News > REVIEW | CJO’s Maiden Voyage: A Tribute to Herbie Hancock

Maestro Charlton Singleton opened Saturday evening’s second set of Charleston Jazz Orchestra‘s Maiden Voyage: A Tribute to Herbie Hancock with his usual charisma, saying, “Herbie’s the Man,” which was met with general agreement, head nods and murmured yeahs from the audience. He went on to explain that there are two halves to Hancock’s musical contributions: the traditional, Miles Davis and Blue Note years, and later the funkier, edgier, electric Herbie, with synthetic beats and pop-crossover hits.

The trumpeters: l to r, Stephan Berry, Chuck Dalton, Cameron Handel, Kevin Hackler

The trumpeters: l to r, Stephan Berry, Chuck Dalton, Cameron Handel, Kevin Hackler

They opened the set with “Cantaloupe Island,” which was arranged by Charlton Singleton and featured the one and only Cameron Handle on trumpet. Handle gave a standout solo and it was a strong opening work for the show. This was the kind of performance that made me wish for a live album of the CJO, so I could relive that performance time and again.

The second selection was the title song for the show “Maiden Voyage,” which allowed delicate sounds to stand alone and shine, and then build into into a wave or wall of sound. Pianist Gerald Gregory and alto sax Robert Lewis were featured on this piece, but it was drummer Ron Wiltrout who stood out to me (don’t worry, there’s plenty of praise to come for Gregory and Lewis later). Wiltrout’s defined, staccato sounds on the cymbals and drums were controlled yet mesmerizing.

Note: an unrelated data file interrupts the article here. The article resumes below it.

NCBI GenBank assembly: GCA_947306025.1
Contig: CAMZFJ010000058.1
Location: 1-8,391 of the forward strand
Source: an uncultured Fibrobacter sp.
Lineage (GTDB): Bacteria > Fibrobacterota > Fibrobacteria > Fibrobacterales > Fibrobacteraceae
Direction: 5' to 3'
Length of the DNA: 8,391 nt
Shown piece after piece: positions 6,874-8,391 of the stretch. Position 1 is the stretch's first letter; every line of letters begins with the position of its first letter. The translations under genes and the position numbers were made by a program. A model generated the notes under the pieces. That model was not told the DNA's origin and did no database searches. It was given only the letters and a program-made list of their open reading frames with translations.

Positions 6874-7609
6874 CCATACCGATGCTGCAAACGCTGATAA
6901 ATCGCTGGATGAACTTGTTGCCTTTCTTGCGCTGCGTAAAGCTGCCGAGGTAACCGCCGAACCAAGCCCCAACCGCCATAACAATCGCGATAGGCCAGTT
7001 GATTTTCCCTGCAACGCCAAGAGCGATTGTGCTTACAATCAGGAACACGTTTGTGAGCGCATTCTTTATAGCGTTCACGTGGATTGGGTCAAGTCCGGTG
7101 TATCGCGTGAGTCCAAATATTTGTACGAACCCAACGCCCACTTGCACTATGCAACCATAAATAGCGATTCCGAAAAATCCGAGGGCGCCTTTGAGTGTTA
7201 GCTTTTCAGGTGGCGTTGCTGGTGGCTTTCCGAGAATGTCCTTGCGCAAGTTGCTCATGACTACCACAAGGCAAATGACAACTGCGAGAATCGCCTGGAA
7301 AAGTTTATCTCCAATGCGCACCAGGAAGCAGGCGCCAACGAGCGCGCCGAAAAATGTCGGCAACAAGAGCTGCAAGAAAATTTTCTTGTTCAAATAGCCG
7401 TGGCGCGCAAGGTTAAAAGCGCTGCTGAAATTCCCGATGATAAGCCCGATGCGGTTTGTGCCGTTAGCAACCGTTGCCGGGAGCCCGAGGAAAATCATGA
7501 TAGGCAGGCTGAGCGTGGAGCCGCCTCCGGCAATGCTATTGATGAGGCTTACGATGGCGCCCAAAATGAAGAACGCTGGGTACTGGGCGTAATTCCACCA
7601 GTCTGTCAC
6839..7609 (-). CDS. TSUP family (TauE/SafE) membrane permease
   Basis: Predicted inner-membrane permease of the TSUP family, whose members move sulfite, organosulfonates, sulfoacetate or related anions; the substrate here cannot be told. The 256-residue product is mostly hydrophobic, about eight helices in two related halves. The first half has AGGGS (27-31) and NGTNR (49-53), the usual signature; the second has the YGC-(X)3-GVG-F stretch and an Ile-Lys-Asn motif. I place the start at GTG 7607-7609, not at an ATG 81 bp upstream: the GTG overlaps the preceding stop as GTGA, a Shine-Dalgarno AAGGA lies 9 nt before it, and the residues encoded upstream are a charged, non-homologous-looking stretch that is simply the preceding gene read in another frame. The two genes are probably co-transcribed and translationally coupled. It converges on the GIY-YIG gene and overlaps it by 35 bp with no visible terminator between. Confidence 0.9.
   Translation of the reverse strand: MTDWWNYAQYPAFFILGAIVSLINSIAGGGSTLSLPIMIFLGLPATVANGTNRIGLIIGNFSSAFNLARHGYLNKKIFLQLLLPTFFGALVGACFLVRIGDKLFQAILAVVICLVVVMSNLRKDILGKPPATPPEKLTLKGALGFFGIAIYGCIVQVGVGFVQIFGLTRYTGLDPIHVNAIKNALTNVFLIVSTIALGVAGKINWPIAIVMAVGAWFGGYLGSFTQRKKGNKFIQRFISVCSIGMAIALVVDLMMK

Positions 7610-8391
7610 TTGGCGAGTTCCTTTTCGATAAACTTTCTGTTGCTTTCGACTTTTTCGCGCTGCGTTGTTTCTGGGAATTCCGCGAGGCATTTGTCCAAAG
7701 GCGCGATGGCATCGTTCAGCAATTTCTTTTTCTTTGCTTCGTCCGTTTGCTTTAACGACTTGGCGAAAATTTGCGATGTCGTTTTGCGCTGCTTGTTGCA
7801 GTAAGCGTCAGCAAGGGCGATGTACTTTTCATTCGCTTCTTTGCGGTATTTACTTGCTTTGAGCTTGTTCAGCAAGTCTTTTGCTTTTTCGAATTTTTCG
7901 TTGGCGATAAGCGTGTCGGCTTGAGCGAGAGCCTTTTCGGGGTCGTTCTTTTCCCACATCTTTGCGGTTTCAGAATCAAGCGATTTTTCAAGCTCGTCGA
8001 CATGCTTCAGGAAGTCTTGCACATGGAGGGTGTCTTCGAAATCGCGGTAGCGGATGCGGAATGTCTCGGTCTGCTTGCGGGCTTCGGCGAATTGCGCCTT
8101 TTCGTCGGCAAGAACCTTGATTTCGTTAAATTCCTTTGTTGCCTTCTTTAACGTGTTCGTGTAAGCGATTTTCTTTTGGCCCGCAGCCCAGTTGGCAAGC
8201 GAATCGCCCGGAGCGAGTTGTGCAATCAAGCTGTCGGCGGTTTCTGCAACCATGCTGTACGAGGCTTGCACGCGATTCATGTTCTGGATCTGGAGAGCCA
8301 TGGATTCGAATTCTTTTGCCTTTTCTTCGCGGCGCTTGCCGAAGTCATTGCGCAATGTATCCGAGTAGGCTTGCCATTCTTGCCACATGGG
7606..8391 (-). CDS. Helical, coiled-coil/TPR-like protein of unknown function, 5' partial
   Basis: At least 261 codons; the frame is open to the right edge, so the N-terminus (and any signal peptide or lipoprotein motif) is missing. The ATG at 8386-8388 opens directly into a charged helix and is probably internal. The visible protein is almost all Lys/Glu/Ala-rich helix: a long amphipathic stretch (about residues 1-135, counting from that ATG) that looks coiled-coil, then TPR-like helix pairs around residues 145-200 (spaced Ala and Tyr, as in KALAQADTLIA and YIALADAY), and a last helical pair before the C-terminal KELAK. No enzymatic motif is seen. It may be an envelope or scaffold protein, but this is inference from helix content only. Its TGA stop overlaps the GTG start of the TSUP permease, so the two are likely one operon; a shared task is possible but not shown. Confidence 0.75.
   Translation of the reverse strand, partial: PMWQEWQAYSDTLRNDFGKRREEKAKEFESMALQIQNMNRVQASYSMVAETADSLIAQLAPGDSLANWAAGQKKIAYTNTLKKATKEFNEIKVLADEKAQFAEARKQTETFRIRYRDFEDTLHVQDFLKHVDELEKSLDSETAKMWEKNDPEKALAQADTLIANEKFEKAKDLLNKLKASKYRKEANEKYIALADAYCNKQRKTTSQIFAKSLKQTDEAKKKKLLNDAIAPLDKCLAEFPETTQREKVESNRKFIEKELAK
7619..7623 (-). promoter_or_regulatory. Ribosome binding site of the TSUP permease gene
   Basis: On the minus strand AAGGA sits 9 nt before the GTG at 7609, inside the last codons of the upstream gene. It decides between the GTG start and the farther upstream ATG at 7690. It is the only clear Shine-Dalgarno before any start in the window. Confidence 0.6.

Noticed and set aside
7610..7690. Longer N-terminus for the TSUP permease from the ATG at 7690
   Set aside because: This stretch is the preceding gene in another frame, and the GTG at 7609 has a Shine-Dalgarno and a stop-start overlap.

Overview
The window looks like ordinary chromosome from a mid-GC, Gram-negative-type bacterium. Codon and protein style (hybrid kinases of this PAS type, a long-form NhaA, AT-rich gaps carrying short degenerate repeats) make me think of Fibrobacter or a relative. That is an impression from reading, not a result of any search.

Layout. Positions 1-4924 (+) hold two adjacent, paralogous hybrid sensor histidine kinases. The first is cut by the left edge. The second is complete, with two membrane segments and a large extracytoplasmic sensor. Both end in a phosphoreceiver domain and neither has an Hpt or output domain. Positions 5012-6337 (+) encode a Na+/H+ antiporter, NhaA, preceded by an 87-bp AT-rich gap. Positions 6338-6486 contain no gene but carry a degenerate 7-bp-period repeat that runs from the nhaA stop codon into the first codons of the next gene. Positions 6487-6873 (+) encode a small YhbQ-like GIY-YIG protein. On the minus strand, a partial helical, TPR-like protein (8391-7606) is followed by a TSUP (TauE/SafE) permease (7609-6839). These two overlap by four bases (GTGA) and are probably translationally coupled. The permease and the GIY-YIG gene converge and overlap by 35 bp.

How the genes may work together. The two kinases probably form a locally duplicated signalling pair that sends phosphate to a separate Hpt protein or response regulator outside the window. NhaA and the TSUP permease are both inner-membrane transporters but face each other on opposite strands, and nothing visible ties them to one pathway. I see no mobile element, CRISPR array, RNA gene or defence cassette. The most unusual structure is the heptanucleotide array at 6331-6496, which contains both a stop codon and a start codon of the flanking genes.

Robert Lewis on alto sax

Robert Lewis on alto sax

Mark Sterbank gave what Singleton called “a little local flavor” to his arrangement of “Eye of the Hurricane,” one of Hancock’s more adventurous tunes. There were scales on the sax that brought back childhood fears from The Wizard of Oz, the anxieties of the hurricane season. The quiet moments featuring Gregory on keys in the middle of the song rang very true as the metaphorical eye of the storm, a time of calm surrounded by anxiety and fear of the second of half of a storm still to come. It was powerful arrangement and beautifully executed, even if the subject matter brings up some innate fears that every natural born coastal Southerner surely has!

Singleton’s stories are some of the fun moments between performances, where he shares humorous anecdotes and insightful bits of history, or encourages the audience to get up and dance, “if you feel so inclined.” As the band prepared to play “Driftin’,” Singleton shared the story of a nay-sayer telling Hancock that he was crazy to start his own band while still collaborating and playing with Miles Davis; “I give it a year,” the nay-sayer predicted. Legend goes that Hancock later went back to that same soul and replied, “You’re right. My band didn’t last a year, it last 12 years.” Got to love that gumption.


During “Driftin‘,” Singleton actually walked away from conducting the band to solo alongside Sterbank. The two had impeccable timing and delivery, and the band’s ability to play on in perfect time is a testament to the musicianship of the entire cast of characters. Singleton’s solo also brought back fond memories of seeing the Charlton Singleton band play live in support of his last album The New Deal.